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Neighbors give back through watch program

By Staff | Jul 1, 2011

Through group interaction and action, Shepherdstown’s neighborhood watch allows community members to prevent and report crime in town.

Watch coordinator Clyde Kernek, New Street resident, said the purpose of the neighborhood watch is to observe and report crime. Neighborhood watch members are encouraged to report suspicious activities to the police and each other.

K9 Cpl. J. Cummings of the Shepherdstown Police Department has overseen the neighborhood watch program in Shepherdstown since he joined the force over two years ago.

According to Cummings, Shepherdstown’s neighborhood watch has been active for at least five years and currently has six members with two more looking to join soon. All members of the neighborhood watch are volunteers.

Kernek said there are currently five blocks in Shepherdstown with designated block captains – the 100 and 200 W. New Street blocks, the 100 and 200 W. German Street blocks and the 100 W. Washington Street block.

Kernek said there is a lack of interest in the block-watch system due to the fact that Shepherdstown is a low-crime area. One of the issues the neighborhood watch is facing is how to change the way it operates.

Kernek would like to see the neighborhood watch revamped into a system that educates the public on issues like contacting the police, home security and suspect descriptions.

“We’re thinking rather than a block watch having a town watch,” Kernek said. “The town watch could be organized through a series of articles, so you’re educating all of the citizens on how to be alert for crime, how to contact the police and how to describe what happened.”

“It’s definitely beneficial to the community,” Cummings said of the program. “You get prevention of crimes and less crime occurring because criminals realize that people are watching what’s going on and will alert law enforcement.”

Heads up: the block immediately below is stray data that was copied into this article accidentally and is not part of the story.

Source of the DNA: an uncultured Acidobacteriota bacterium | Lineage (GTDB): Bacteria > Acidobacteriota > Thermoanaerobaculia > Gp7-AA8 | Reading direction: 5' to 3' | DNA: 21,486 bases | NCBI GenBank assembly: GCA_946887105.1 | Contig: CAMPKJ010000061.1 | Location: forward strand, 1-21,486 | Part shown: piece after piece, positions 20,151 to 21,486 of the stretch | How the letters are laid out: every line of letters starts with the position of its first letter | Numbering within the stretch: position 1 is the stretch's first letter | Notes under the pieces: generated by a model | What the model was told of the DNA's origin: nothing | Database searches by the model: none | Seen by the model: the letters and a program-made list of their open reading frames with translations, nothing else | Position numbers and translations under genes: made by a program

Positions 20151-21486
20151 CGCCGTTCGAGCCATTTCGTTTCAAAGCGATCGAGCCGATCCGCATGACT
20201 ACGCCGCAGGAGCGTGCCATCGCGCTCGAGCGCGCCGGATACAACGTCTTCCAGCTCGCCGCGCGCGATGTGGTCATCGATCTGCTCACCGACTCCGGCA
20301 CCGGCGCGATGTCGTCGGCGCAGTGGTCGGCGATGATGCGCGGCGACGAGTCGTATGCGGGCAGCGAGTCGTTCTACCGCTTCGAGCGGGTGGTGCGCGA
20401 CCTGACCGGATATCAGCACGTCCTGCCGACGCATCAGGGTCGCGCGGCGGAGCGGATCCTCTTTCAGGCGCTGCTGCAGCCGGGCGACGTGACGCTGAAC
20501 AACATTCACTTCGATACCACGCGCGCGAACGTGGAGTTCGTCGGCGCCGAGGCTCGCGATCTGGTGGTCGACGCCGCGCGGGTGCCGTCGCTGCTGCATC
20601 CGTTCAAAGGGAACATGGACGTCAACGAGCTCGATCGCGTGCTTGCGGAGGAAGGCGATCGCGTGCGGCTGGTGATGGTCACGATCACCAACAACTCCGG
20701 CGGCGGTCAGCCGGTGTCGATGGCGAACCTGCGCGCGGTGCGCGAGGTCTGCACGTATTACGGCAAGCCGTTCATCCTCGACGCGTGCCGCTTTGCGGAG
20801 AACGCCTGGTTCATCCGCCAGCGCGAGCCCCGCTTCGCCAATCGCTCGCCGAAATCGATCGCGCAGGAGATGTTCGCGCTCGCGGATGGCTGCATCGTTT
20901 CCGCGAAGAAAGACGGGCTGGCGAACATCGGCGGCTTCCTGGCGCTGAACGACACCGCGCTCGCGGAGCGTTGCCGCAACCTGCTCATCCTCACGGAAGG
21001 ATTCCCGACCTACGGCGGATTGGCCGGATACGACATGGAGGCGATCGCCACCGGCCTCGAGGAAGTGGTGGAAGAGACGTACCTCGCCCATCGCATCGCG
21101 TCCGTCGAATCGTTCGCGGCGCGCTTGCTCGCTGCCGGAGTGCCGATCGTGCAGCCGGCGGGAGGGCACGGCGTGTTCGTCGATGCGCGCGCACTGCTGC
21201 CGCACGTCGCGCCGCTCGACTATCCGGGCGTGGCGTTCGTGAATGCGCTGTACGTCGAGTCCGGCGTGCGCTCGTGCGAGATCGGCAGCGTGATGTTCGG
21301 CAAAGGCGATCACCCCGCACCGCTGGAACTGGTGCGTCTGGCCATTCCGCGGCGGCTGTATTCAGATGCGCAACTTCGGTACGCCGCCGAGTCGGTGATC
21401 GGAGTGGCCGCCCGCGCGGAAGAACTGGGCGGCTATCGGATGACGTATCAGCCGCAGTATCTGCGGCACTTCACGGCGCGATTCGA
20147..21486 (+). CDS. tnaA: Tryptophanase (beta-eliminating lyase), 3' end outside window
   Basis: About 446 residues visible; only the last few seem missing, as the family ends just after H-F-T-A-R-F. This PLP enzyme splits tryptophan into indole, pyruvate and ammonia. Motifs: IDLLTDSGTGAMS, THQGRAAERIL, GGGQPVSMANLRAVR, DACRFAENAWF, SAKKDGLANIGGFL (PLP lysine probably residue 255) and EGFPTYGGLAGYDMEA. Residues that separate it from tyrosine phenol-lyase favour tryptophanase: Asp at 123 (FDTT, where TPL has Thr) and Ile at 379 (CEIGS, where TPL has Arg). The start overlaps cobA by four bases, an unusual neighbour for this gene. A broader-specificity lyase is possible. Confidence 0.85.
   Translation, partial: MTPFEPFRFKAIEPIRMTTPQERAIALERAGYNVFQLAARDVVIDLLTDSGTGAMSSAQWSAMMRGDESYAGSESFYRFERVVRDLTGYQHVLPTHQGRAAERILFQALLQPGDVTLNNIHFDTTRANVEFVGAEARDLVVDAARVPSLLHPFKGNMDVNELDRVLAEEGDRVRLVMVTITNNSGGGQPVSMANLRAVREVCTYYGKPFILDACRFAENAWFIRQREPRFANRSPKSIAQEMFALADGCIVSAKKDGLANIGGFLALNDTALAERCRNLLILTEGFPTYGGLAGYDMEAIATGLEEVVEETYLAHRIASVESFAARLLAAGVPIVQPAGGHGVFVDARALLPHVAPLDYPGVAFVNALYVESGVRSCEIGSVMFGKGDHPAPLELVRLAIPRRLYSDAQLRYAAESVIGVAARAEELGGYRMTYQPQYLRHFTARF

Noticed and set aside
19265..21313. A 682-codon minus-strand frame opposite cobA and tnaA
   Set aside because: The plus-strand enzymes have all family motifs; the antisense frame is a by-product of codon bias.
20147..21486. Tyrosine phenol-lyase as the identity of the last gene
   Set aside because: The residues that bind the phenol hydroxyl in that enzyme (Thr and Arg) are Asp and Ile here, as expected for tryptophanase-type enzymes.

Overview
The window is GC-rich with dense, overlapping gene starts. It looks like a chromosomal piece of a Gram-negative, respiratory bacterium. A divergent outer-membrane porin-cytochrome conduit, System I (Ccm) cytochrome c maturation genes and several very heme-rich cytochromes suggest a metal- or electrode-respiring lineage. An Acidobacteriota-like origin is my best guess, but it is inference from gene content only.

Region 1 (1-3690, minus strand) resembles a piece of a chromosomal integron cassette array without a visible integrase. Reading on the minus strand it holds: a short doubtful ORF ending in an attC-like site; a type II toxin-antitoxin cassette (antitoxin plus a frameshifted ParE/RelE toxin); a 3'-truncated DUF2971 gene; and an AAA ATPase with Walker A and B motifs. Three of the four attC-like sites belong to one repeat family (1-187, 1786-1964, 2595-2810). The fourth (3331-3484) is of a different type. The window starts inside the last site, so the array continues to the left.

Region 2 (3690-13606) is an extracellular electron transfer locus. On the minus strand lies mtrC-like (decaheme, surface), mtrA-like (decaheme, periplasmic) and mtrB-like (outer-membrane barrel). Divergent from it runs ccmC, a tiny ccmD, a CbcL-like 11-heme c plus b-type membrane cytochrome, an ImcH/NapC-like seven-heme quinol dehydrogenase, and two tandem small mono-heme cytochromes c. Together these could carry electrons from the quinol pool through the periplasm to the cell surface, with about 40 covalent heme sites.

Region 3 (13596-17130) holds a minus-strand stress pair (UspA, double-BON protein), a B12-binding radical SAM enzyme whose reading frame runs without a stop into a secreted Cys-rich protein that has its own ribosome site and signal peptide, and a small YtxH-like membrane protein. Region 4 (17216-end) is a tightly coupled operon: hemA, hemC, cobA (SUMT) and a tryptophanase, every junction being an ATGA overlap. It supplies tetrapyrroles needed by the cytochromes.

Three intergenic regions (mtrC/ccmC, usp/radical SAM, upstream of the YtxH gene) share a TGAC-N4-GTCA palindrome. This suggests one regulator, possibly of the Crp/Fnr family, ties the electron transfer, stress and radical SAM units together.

Cummings said that people may not expect much criminal activity to happen in Shepherdstown because it is not a big city. But he said that the town brings in tourists and visitors, so anything is possible.

“Anything can happen, especially in these times. There’s a lot more crime throughout the whole nation. Even small towns and small communities are getting hit hard,” he said.

Another problem in Shepherdstown is crime that fluctuates with the seasons, Cummings said.

He said there is a correlation between warm weather bringing people outdoors in the summer and a rise in the number of crimes that happen during that time of year.

“In the dead of winter, you’re probably not going to have people out vandalizing signs because it’s too cold,” Cummings said. “In the summertime and spring, it’s nicer out so people are hanging outside more often. A lot more crimes are happening outside.”

Dabney Chapman, a block captain for the 100 block of New Street, gave advice as to how homeowners can prevent break-ins.

“It’s important to have good locks on your doors, and there are metal inserts you can get to make it difficult for breakers and enterers to jimmy your windows,” Chapman said. “Ask a neighbor to keep an eye on your house when you’re away.”

Cummings advised town residents with information for the neighborhood watch to call 911.

“Never be afraid to call 911 for anything. Even if you feel it’s not important, it may be important. It is a direct line to us. That’s why it’s there,” he said.

Suspicious activities can also be reported to the police department.

Cummings said the neighborhood watch is a great asset to the community, and the police officers in Shepherdstown hope for more community participation.

The sense of unity and cooperation in the Shepherdstown community extends the duties of the neighborhood watch to members and non-members alike.

“We do have a great source of people in the community that do stay in contact with us,” Cummings said, “that ultimately is the same thing as the neighborhood watch.”

Chapman echoed Cummings’ idea and said that town residents should observe not only their own property but keep an eye on their neighbors’ property.

Cummings added, “If something happens on High Street, within 15 or 20 minutes people on New Street already know about it. It’s the same way with us. We get good information from people.”

If you would like to learn more about neighborhood watch, call 304-876-6036.